Neither of his parents, who are from the Dominican Republic, attended high school, he
said. Yet Mr. Payero yearns for a career in psychology. “I feel like I can really
understand people and where they come from,” he said.
Remedial classes require commitment. Fees for part-time students typically range from
$560 to $910 per class. For full-time students, the $1,650 paid in tuition each semester
covers remedial instruction, but none of the classes offer academic credit. Financial
aid can help, but drawing from those resources could leave students with less to cover
the cost of college-credit courses.
Further, many students, remedial or not, will never graduate. CUNY officials say that
only about 25 percent of full-time students at the community colleges graduate within
six years, though the university does not track students who transfer to another college.
A recent nationwide study that followed community college freshmen over six years found
that only 35 percent earned any sort of degree.
LaGuardia's president, Gail O. Mellow, said she was encouraged by the immersion program
that CUNY began more than a year ago.
Normally, remedial students juggle those courses and college-level classes over several
semesters. But in the immersion program, students take only remedial classes for one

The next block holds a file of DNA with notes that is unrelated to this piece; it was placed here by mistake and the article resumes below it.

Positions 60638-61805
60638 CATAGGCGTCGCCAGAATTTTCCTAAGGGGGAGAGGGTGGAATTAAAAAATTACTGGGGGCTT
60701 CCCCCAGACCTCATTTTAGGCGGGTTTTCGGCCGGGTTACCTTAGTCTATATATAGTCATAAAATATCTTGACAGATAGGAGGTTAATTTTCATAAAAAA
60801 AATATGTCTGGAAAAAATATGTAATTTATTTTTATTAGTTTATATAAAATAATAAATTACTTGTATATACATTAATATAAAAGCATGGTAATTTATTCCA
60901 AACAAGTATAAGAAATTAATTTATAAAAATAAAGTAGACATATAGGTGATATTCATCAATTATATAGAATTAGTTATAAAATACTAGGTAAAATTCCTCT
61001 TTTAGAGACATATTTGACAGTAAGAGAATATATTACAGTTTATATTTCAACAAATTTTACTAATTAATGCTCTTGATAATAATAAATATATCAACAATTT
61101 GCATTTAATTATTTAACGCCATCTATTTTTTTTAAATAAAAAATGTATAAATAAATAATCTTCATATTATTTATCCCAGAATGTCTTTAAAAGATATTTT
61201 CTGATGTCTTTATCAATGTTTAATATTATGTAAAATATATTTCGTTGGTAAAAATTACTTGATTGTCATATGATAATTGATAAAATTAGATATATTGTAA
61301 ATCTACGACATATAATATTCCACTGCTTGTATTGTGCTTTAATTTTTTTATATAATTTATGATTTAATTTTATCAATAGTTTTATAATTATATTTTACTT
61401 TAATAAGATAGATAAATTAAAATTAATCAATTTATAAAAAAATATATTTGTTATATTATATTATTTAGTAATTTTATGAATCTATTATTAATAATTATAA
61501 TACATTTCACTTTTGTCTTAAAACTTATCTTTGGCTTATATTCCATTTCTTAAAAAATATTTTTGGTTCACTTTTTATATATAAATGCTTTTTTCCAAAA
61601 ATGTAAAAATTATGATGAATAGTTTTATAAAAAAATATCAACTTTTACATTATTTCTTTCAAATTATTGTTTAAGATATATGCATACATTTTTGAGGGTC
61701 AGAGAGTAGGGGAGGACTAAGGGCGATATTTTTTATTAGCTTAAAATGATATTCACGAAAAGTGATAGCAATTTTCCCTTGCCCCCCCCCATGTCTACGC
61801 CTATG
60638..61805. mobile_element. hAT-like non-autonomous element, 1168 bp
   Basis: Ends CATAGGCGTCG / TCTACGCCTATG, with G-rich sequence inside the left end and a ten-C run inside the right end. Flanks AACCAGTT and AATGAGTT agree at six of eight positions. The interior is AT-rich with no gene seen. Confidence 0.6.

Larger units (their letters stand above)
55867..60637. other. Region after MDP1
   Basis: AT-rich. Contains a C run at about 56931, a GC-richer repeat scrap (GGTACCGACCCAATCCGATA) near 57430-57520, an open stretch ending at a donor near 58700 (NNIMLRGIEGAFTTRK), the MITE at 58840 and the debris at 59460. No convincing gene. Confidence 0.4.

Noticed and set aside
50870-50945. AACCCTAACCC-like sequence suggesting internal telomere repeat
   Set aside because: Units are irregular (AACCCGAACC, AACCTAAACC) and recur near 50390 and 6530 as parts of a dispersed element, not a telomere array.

semester, spending up to 25 hours a week in the classroom, for a flat fee of $75. More
than 70 percent of students have passed the program, compared with 50 percent of those
in the regular remedial classes, university officials say.
The university plans to expand the immersion program, which now has about 350 students,
to 1,000 next fall.
“I embrace developmental education because it pivots lives,” Dr. Mellow said. “If students
get an associate’s degree, they can become nurses, making $85,000 a year. If they don’t
make it through that developmental class, they’ll barely make minimum wage.”
Still, as government financing has eroded in recent years, Dr. Mellow has had to trim some
support services available to remedial students, reducing the number of tutors and cutting
math lab hours. She said she was determined not to raise the average class size beyond the
current 24 students.
The New York City Department of Education is also trying to help reduce the ranks of
remedial students. It has begun tracking how each high school's students go on to perform
in college, and starting in 2012, it will include measurements of a student’s college
readiness in its annual school progress reports. The city and CUNY are working together to
align their academic standards and curriculum's.
In the meantime, community college professors are heartened by small victories. All of Dr.
Ianni's students who took the Compass exam passed. “They didn’t really realize that they
had it in them,” Dr. Ianni said. “For those who make it to the exit line, to see the beam
on their faces is really incredible.”